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Last edited 22 Jun 2018
Difference between assured shorthold tenancy and assured tenancy
A tenant is the occupier of a leasehold estate, that is, someone who occupies land or property that they rent from a landlord. Tenancy is the agreement between the landlord and the tenant giving them the right of occupancy.
Assured shorthold tenancy (AST) is the most common type of agreement used by landlords to let residential properties to private tenants. ASTs are typically given for a period of six months but can be for longer. After this initial agreed period, the landlord is able to evict the tenant without a legal reason.
An assured tenancy in contrast, provides tenants with far greater security of tenure in the long-term, as they are able to stay in a property until they choose to leave or the landlord gains possession on one of the grounds listed in the Housing Act 1988. This usually requires waiting until a certain condition has arisen which enables them to seek a possession order, for example, the tenants go into arrears on the rent.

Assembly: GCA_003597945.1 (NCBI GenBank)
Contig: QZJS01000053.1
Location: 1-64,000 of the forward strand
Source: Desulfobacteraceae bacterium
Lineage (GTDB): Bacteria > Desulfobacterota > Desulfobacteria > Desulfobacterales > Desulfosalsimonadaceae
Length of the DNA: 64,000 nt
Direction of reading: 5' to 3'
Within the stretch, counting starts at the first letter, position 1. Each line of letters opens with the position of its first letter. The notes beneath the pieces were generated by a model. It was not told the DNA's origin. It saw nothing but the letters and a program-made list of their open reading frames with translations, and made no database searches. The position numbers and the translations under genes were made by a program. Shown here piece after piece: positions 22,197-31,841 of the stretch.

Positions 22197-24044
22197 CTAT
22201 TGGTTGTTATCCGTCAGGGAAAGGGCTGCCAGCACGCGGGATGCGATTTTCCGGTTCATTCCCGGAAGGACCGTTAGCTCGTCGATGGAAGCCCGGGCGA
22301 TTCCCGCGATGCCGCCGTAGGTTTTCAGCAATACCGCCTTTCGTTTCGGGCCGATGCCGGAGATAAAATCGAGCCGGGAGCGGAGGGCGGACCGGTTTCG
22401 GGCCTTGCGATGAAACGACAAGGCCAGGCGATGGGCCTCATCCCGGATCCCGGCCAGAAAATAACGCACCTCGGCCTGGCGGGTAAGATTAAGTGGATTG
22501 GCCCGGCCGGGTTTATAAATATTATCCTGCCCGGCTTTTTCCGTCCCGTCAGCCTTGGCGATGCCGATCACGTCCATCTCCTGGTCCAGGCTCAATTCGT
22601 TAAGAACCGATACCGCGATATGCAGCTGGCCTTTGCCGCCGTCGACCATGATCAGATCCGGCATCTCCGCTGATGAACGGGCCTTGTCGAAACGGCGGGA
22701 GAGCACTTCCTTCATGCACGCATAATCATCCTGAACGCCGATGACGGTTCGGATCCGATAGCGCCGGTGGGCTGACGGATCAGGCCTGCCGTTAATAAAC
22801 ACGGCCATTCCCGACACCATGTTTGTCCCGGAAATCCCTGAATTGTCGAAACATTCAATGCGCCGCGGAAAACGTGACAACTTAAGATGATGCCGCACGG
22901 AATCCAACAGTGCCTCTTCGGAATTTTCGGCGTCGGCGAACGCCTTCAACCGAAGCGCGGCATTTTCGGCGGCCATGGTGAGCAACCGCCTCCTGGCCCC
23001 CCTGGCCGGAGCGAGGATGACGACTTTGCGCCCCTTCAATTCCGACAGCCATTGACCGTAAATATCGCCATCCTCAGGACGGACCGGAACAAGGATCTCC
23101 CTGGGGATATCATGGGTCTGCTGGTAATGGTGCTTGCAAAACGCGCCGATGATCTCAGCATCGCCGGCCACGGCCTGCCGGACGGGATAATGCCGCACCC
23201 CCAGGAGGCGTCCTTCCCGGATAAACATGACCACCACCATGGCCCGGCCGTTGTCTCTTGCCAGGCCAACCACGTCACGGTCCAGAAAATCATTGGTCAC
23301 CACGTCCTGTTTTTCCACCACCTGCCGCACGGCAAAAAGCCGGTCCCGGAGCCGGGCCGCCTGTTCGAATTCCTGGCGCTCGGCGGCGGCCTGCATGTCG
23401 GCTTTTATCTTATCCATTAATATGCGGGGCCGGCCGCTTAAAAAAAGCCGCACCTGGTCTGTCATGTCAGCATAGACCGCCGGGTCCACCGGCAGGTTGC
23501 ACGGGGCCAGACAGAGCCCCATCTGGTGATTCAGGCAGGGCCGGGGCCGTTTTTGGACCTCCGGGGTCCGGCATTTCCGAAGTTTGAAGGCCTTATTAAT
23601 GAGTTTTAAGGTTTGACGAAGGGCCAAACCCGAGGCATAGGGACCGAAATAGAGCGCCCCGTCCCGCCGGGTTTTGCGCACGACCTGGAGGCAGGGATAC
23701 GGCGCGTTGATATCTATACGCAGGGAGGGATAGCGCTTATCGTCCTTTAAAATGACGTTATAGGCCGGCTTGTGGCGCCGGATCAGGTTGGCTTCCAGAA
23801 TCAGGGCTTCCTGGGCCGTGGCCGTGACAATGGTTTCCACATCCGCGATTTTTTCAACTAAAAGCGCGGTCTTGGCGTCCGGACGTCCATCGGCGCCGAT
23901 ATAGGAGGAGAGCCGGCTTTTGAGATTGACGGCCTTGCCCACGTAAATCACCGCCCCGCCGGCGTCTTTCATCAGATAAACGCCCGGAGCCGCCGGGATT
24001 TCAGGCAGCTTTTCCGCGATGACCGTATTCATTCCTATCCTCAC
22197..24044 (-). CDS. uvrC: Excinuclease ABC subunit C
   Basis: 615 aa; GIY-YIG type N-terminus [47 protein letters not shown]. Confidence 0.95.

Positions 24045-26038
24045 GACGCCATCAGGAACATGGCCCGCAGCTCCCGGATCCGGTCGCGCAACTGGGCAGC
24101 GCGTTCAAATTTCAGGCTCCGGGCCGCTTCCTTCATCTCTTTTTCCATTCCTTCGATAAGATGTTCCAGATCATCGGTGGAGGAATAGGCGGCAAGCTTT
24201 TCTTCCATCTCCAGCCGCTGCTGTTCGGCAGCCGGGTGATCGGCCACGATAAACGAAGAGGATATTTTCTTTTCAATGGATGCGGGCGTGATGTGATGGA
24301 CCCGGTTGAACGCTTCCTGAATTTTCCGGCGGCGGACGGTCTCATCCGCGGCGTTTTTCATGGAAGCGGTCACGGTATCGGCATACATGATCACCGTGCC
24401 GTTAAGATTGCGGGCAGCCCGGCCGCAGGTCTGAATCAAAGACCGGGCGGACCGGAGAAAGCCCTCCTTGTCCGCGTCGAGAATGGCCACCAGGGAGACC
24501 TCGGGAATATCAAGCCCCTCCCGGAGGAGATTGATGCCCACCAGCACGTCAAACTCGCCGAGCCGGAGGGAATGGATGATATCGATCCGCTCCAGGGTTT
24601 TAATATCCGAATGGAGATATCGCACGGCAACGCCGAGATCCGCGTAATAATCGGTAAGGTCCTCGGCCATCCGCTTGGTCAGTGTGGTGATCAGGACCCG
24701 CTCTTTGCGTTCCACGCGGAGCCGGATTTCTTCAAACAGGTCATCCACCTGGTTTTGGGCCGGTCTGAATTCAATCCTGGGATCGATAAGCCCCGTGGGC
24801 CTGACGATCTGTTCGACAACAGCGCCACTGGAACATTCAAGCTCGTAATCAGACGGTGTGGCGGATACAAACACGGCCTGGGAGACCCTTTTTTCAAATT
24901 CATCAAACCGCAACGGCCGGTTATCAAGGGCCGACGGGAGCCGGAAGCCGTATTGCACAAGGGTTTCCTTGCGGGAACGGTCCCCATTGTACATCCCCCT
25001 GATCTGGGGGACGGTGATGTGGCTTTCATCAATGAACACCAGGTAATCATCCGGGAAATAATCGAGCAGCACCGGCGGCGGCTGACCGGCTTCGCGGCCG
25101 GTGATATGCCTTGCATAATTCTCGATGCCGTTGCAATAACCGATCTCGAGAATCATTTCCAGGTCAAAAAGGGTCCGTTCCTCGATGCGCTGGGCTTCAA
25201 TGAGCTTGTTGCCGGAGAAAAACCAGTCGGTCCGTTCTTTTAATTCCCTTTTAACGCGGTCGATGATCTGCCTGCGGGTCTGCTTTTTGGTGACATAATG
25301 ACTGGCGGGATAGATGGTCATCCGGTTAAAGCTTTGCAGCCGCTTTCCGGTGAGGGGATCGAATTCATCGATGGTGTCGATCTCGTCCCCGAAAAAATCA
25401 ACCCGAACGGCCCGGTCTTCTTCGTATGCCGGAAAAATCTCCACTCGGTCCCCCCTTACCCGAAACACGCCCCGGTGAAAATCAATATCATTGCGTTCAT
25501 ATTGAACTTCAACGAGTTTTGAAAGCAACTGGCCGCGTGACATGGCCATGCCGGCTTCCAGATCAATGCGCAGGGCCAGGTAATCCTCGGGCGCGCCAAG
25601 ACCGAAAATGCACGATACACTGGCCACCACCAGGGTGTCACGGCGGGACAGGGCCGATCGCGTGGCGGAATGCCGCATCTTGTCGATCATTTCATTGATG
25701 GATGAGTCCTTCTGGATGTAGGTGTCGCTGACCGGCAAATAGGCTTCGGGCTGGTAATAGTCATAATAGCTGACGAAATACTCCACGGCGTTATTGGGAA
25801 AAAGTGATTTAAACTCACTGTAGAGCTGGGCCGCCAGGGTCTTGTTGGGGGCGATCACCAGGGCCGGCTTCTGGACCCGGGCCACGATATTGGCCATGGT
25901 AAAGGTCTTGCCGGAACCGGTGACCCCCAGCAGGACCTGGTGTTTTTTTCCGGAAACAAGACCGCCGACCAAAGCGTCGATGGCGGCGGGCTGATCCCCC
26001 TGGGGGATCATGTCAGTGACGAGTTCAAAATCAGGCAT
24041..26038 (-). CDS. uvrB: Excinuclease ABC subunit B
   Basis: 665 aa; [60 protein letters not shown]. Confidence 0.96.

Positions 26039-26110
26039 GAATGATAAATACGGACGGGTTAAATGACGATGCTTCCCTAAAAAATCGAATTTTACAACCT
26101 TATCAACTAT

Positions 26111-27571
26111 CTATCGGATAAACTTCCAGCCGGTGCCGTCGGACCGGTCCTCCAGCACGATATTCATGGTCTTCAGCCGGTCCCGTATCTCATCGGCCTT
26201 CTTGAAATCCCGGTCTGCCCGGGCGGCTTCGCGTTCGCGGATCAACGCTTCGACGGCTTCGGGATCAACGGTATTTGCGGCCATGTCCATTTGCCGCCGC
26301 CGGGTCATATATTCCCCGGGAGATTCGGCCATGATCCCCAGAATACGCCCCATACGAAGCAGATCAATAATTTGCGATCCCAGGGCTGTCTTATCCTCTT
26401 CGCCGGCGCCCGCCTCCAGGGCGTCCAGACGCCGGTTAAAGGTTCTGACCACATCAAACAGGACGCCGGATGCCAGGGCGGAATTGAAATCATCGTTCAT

This is the central difference between the two tenancies; under an AST the landlord has the automatic right to regain possession at any point after the fixed term of the tenancy agreement has expired as long as they provide reasonable notice, whereas under an assured tenancy, the landlord does not have this automatic right which grants the tenant greater security of tenure.
Prior to February 1997, assured tenancies were the most common type of tenancy, but now they are seldom used as landlords tend to prefer ASTs, since it allows them to recover possession without requiring a reason or proof of infringing a condition. Some assured tenancies are inadvertently created as a result of the landlord failing to adhere to the correct procedure required for ASTs.
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